LACK OF MALPRACTICE INSURANCE FOR CHC DOCTORS
A big problem that has been plaguing the CNMI for many years is the lack of medical malpractice insurance that covers physicians at the Commonwealth Health Center, according to attorney Claire Kelleher-Smith.
The other problem, Kelleher-Smith said, is the government’s reliance on the Government Liability Act, rather than obtaining medical malpractice insurance.
“This problem has been preventing victims of medical malpractice at CHC from obtaining meaningful recovery. That is the real problem,” said Kelleher-Smith, who is counsel for Remedio Elameto and her husband, Pedro Pua.
Elameto and Pua are suing the CNMI government and former CHC doctors Gary Ramsey and Rajee Iyer for medical malpractice.
The lack of medical malpractice insurance in the CNMI was brought up in Elameto and Pua’s non-opposition to a stay in the implementation of a portion of a Superior Court order that found provisions of the Government Liability Act to be unconstitutional, during pendency of the government’s appeal from such ruling.
In his order issued in connection with the couple’s lawsuit last Aug. 11, Associate Judge Joseph N. Camacho invalidated the substitution provisions of the Government Liability Act.
Camacho ruled that the Act’s damages cap, substitution provision, prohibition on punitive damages, and restriction on the availability of jury trials fail constitutional examination.
The ruling has prompted the Office of the Attorney General and Ramsey to ask the court to put Elameto’s case on hold while they appeal Camacho’s decision to the CNMI Supreme Court.
In support of the joint request, Commonwealth Healthcare Corp. chief executive officer Esther L. Muna recently notified the Office of the Attorney General that the hospital would cease performing non-emergent surgical procedures starting Aug. 16 until the court overturns its ruling.
Muna said the OAG had advised her that the court’s opinion could lead to a surgeon being denied government’s substitution if sued for a surgery performed in the scope of his or her employment.
Under the ruling, she said, a surgeon would only be able to expect indemnification by the government, which would require appropriation by the legislature in the event that surgeon is found liable.
Muña said medical malpractice insurance is not available in the Commonwealth because the size of the medical community in the CNMI is too small to create a sufficient risk pool.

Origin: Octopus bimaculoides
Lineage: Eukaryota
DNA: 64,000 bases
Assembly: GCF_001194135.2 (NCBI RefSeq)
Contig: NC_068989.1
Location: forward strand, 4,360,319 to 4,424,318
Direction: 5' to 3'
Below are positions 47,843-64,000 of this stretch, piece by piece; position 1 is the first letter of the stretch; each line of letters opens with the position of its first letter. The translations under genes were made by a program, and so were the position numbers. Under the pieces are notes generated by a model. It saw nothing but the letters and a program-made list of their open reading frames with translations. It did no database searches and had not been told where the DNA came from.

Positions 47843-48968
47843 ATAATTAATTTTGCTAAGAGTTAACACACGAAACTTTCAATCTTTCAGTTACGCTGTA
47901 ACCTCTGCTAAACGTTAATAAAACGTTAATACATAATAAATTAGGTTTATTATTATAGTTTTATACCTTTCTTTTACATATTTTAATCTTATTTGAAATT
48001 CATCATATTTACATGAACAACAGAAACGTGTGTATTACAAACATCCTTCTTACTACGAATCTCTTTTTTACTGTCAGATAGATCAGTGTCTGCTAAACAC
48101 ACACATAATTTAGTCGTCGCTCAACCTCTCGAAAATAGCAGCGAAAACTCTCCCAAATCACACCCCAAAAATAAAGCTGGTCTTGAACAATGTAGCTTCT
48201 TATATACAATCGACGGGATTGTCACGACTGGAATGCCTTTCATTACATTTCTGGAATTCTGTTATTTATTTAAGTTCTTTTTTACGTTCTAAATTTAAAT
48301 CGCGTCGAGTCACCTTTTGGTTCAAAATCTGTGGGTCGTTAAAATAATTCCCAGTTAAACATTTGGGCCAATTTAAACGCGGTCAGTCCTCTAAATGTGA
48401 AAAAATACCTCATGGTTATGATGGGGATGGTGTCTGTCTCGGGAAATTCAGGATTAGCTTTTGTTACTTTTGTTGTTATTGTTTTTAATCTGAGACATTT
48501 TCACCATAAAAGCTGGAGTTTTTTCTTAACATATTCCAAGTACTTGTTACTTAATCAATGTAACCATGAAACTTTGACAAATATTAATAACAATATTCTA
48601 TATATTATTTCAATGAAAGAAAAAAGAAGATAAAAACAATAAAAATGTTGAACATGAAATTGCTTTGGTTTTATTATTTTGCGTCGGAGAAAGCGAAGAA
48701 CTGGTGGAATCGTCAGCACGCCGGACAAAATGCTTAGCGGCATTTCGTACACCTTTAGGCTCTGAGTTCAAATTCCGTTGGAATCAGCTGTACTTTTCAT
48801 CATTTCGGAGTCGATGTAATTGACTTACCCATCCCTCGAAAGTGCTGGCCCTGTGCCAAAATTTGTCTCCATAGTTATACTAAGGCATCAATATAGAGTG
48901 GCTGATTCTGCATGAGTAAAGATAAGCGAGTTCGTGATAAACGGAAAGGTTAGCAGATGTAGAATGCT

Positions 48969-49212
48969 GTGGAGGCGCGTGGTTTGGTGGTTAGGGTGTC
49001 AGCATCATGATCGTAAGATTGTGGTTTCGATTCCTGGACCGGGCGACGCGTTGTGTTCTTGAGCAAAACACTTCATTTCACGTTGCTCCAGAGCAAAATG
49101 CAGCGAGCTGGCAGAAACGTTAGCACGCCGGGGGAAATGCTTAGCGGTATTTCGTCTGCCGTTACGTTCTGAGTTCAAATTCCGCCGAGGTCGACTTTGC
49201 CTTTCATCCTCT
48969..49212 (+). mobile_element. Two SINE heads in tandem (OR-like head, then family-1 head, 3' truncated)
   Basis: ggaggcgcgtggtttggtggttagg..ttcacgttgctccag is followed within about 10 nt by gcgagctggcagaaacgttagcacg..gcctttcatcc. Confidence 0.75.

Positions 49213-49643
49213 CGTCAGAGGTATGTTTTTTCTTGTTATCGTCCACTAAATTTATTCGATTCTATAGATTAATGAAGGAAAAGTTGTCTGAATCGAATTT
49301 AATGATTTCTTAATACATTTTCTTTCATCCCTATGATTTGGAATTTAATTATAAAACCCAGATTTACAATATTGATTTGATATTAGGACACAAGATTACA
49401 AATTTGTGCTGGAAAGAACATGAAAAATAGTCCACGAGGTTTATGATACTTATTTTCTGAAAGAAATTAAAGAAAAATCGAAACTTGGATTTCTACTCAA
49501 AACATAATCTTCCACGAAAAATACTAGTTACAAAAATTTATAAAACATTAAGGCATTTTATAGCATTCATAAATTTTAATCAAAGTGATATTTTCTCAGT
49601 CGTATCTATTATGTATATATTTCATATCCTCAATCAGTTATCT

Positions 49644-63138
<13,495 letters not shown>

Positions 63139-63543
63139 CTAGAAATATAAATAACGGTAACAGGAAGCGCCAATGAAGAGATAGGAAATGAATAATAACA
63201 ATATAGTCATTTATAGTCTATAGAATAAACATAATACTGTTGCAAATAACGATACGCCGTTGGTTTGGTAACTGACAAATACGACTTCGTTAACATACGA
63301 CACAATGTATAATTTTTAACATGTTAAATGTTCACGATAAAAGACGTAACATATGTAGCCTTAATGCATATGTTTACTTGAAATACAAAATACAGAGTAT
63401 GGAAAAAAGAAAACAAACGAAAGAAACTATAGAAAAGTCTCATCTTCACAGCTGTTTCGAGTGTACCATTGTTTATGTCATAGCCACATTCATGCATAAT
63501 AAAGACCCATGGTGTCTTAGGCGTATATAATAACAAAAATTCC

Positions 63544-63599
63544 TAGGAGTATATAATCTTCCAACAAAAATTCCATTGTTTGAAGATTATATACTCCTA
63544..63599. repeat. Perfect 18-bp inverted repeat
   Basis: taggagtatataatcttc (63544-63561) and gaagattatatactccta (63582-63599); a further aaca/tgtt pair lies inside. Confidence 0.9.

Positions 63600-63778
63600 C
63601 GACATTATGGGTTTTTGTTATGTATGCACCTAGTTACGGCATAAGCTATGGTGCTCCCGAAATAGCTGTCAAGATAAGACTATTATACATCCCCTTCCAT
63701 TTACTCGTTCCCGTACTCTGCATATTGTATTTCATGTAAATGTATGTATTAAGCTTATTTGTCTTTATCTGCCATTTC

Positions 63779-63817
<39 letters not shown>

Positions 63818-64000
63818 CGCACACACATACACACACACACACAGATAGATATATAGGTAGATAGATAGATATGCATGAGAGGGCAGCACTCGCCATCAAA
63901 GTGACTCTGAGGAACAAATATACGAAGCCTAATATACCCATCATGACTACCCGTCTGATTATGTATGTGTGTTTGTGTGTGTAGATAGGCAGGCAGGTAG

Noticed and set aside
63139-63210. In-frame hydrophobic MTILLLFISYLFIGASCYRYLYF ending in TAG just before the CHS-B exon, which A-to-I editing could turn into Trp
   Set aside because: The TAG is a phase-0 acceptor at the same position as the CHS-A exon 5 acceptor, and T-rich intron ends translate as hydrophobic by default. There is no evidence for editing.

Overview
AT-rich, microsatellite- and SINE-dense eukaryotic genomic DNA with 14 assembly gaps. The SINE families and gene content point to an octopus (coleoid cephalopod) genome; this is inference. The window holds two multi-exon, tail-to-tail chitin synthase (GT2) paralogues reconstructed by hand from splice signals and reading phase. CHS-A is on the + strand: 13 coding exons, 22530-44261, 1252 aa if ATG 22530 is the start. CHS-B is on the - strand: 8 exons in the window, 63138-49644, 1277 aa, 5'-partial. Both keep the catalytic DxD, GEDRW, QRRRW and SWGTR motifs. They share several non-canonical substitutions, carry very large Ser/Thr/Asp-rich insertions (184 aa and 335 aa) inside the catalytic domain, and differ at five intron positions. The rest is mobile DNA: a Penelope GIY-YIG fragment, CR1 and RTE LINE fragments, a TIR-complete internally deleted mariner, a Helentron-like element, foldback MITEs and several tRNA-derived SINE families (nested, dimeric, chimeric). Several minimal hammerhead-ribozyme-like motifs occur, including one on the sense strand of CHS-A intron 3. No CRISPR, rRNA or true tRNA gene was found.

Muña met with CHCC’s surgical staff last Aug. 14 and informed them of the court’s decision. The surgical staff is unwilling to perform surgeries as the risk of personal liability is too great without protection under the Government Liability Act.
CHC is the only hospital and surgical facility on Saipan.
Last Friday, Kelleher-Smith noted that 14 months ago, the couple filed their objection to the substitution of Ramsey, but during those period, the government apparently took no action to prepare for a ruling in favor of the couple.
“Now, the government sounds the alarm that there is an emergency,” Kelleher-Smith said, adding that there is no emergency.
The lawyer said there is a problem in need of a solution—a real solution that benefits and protects both the patients served by CHC, and medical professionals employed by CHC.
She said the solution is not to stay pending litigation that resulted from clear medical malpractice.
Kelleher-Smith said the solution is for CHC to put in place medical malpractice insurance that can provide meaningful recoveries when accidents do happen, screen out uninsurable medical professionals from practicing at CHC, and insure it has competent doctors.
She said the Government Liability Act has served to deny victims of medical malpractice compensation for their damages, and allowed CHC to employ medical professionals with a history of negligence.
“If medical malpractice insurance were in place, victims would have their claims addressed, and hopefully there would be fewer claims because doctors who cannot be insured due to repeated acts of malpractice would not be employable at CHC,” she said.
Kelleher-Smith does not agree with the government’s statements that medical malpractice insurance is unavailable in the CNMI.
The lawyer said they believe that insurance can be obtained and that they are willing to work with the government to help find a policy for CHC.
Until that policy is in place, Kelleher-Smith said the plaintiffs will agree to a conditional stay of the implementation of the portion of Camacho’s order.
To promote the public’s interest, Kelleher-Smith suggested that the court grant a stay, and require the government to investigate the availability and cost of medical malpractice policies for the medical professionals at CHC.
She said the government should also report its progress monthly to the court and plaintiffs while the order is stayed.
“This practical outcome protects the interests of CHC employees, allows for the ongoing provision of surgical services at CHC, and yet does not ignore the reality that the system in place must change so that it also protects the rights of patients who are injured by CHC malpractice,” Kelleher-Smith said.
Last Aug. 17, the Commonwealth filed an appeal before the high court to secure appellate review of Camacho’s order.
Elameto and Pua are suing the CNMI government, Iyer, and Ramsey for medical malpractice, bad faith, and emotional distress and loss of consortium.
Elameto claimed that a surgical team at CHC left a 15-centimeter-long surgical clamp in her abdomen during a surgery to address her irregular periods and ovarian cysts at CHC on Saipan in August 2000.
It was in June 2014 or almost 14 years later when the surgical clamp was discovered and removed at Guam Memorial Hospital.